"You canker blossom!" 3 Shakespearean Insults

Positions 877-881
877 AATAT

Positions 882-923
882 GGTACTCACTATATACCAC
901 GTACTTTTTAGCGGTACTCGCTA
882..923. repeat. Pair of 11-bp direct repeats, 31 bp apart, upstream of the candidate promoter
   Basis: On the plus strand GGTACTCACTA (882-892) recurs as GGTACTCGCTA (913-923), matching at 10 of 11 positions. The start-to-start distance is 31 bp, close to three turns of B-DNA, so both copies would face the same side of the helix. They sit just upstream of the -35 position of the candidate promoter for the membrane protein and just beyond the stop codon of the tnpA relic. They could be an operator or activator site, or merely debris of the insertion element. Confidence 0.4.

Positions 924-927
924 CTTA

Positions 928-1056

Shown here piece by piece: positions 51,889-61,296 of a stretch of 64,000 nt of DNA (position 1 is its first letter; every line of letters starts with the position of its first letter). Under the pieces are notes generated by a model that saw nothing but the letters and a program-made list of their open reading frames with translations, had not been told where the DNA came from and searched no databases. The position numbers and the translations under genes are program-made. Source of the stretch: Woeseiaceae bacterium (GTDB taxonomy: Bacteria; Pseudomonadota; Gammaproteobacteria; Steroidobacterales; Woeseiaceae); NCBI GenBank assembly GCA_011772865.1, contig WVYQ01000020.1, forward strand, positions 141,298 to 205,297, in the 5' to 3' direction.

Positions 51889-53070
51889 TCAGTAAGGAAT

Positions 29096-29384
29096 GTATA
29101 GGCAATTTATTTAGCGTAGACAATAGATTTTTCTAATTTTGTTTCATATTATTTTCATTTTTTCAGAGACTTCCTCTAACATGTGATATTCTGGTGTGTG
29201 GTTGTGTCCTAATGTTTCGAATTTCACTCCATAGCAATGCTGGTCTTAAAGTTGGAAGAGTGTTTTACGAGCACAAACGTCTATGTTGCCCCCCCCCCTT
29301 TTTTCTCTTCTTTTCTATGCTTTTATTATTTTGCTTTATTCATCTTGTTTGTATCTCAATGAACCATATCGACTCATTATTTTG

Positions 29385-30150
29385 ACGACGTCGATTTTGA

c.1500, "unclosing" (of Heaven), from Anglo-French aparicion, Old French apparition, aparoison (15c.), used in reference to the Epiphany (revealing of Christ child to the Wise Men), from Late Latin apparitionem (nominative apparitio) "an appearance," also "attendants," in classical Latin "service, servants," noun of action from past participle stem of apparere "appear" (see appear). Meaning "ghost" first recorded c.1600; the shade of sense differentiation between appearance and apparition is that the latter tends to be unexpected or startling.